WiFi

 

Introduction

Wifi

WiFi enables devices to connect to local area networks using radio communications rather than cables. Wireless access points can be used to share files, printers and Internet connections with mobile devices. The WiFi standards are maintained by a group called the WiFi Alliance. There are currently two main standards for WiFi networking: IEEE 802.11b, which has transfer speeds of up to 11 Mb/s, and IEEE 802.11g, which provides transfer speeds of up to 54 Mb/s. WiFi connections have a range of around 150 meters in open air. WiFi provides sufficient bandwidth for Internet browsing, streaming media, and VoIP. WiFi is useful in mobile devices such as PDAs and devices embedded in vehicles where wired network connections are not possible.

While WiFi was originally conceived for laptop computer and the like, Embedded WiFi is becoming common with cellphones, cameras and printers including this technology.

WiFi networks can be run with open security, WEP (Wired Equivalent Privacy), or WPA (WiFi Protected Access). WEP security has been proven to be insecure (see: http://www.isaac.cs.berkeley.edu/isaac/wep-faq.html) and is more recently being superseded by WPA and WPA 2.

Further Information

Advantages:

  • Embedded WiFi offers High speed wireless networking.
  • Prices for WiFi chipsets has steadily decreased in recent years.
  • WiFi hotspots provide free or subscription based Internet access to WiFi enabled devies.

 

Disadvantages:

  • High power usage, compared to Bluetooth for example.
  • Many access points have either no security, or poor security using WEP. WPA/WPA 2 security is becoming available on more devices recently.
  • Connections are occasionally difficult to establish and maintain.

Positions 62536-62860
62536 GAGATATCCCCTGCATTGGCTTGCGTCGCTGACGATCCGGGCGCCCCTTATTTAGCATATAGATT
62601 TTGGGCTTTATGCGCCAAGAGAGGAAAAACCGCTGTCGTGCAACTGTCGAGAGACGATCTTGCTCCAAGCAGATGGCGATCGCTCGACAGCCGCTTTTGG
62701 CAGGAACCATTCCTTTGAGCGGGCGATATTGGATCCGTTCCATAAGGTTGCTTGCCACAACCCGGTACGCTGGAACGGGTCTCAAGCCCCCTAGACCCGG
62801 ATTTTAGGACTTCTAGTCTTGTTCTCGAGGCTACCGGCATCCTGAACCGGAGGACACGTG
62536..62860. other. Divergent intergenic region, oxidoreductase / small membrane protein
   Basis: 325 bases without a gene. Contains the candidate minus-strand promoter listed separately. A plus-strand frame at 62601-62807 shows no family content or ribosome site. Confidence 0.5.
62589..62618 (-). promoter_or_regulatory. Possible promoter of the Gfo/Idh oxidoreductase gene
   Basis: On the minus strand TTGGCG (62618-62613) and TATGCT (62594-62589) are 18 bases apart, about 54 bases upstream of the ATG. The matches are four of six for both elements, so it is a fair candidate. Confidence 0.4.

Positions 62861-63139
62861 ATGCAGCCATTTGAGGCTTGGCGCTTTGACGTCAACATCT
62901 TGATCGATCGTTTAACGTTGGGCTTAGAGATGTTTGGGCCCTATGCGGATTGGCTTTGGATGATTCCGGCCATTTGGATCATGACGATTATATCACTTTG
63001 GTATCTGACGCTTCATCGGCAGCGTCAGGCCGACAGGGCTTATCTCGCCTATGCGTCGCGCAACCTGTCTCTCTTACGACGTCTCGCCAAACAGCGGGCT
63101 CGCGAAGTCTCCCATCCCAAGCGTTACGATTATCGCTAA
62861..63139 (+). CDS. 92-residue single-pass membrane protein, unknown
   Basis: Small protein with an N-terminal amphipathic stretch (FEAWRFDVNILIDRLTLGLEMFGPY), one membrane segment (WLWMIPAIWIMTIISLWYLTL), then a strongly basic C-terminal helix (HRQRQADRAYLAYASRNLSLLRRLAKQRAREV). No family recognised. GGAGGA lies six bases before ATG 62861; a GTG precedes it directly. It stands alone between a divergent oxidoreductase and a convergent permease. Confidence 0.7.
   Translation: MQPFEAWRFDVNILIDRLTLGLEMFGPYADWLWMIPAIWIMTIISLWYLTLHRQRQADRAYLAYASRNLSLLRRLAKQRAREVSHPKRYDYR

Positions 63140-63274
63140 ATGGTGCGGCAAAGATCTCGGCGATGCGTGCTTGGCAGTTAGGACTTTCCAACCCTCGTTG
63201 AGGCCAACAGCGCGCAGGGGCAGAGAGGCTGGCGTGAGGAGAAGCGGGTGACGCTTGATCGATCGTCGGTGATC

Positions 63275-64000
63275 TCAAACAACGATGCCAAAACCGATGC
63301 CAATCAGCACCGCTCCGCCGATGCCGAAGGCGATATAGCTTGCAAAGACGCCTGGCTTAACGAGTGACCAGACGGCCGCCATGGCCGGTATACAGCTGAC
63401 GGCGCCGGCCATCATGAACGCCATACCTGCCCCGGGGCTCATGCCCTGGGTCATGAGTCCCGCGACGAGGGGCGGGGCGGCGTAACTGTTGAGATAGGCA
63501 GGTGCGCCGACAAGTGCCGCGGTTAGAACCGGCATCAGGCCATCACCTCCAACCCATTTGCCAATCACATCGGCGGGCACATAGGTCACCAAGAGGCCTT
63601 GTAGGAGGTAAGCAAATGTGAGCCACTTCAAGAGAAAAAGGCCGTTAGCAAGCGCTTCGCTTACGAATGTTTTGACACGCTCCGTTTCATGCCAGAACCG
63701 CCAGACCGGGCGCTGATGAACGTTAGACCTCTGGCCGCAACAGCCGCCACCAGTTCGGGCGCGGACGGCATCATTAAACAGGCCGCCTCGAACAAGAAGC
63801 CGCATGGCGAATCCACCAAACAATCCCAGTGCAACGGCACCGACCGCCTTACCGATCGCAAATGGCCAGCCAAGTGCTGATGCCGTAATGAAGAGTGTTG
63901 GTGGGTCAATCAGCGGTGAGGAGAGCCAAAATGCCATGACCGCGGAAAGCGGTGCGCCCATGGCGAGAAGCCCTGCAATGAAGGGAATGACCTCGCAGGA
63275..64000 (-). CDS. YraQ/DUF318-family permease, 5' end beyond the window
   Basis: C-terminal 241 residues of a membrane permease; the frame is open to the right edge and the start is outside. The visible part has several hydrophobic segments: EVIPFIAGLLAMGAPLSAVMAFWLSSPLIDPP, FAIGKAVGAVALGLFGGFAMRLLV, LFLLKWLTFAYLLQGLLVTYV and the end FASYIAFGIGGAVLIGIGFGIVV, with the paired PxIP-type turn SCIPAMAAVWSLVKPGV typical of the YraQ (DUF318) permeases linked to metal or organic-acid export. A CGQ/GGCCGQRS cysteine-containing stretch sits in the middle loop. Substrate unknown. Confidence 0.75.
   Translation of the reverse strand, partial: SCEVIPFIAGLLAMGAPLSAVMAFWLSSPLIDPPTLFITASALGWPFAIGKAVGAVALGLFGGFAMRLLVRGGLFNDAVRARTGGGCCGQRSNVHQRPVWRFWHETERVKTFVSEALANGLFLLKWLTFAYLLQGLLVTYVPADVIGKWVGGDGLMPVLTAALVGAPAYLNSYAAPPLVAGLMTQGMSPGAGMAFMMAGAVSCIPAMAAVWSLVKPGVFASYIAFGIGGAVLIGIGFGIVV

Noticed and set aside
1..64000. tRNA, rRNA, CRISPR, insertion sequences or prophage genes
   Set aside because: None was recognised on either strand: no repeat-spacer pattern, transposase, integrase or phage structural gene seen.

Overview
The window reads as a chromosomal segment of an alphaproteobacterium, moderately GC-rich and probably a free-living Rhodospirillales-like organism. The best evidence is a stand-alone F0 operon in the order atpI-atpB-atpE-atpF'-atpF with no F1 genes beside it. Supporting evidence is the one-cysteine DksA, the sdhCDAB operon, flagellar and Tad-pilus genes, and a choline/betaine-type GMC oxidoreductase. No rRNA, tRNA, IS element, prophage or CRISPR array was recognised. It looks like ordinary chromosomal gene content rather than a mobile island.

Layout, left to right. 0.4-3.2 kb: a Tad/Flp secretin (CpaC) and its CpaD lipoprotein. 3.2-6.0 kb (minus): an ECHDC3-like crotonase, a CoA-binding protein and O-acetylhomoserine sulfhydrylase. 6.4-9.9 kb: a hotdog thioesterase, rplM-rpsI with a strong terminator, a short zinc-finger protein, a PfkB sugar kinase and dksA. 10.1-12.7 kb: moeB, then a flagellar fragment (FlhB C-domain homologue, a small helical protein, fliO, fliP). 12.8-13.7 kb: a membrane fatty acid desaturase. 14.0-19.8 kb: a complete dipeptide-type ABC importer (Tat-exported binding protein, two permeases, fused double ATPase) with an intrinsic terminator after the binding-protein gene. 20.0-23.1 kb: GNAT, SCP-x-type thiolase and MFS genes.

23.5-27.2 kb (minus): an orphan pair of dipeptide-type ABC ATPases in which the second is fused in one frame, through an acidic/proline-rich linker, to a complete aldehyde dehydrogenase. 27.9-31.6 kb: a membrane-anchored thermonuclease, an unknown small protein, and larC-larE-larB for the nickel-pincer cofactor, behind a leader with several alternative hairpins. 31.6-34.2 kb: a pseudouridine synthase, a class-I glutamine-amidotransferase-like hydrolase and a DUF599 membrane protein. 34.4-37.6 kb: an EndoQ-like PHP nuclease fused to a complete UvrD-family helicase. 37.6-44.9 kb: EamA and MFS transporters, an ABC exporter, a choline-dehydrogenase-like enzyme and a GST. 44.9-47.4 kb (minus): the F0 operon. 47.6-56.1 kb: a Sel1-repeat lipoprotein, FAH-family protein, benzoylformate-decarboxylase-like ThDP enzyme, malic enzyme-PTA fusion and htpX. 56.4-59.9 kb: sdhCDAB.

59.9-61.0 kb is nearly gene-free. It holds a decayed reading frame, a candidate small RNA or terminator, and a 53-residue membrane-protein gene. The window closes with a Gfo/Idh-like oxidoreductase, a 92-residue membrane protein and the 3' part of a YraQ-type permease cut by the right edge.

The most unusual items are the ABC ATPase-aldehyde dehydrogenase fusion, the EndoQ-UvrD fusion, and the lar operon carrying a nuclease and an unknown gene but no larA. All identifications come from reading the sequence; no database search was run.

Bluewater Systems Experience

Bluewater Systems has provided support for Embedded WiFi on a number of projects by using plug-in WiFi compact flash cards. For the Rig 200 we have developed an on-board Embedded WiFi solution (measuring only 20mm square), which significantly reduces the amount of board space dedicated to WiFi.

Salmon

Salmon is the project name for a board which incorporates two Snapper CL15s, a six port Ethernet switch, WiFi and a number of other features onto a small 102mm square board.

The Salmon board has single Embedded WiFi module which is connected via the compact flash bus. It is initially controlled by the first Snapper CL15 module. The second module can 'grab' the WiFi module by driving a GPIO high.

Salmon-top

WiFi on the Rig 200

The Rig 200 supports IEEE 802.11b/g WiFi using either the WiFi Option Plus Module or a WiFi compact flash card. The WiFi Option Plus module has the advantage of being directly attached to the baseboard and freeing the compact flash slot for other uses.

Wifi-module

Bluewater Systems supports the Ambicom WL54-CF WiFi compact flash card. Both the Embedded WiFi Option Plus module and the Ambicom WiFi card support encryption using either WEP or WPA/WPA 2. Under Linux, WPA encryption support is provided using the wpa_supplicant tools (http://hostap.epitest.fi/wpa_supplicant/).

Wifi-cf-card

To use WiFi wireless networking on the Rig 200 you will need:

  • Rig 200 baseboard.
  • Either the WiFi option plus module or a WiFi compact flash card (such as the Ambicom WL54-CF).
  • The wpa_supplicant (http://hostap.epitest.fi/wpa_supplicant/) tools if using WPA encryption in Linux.
 

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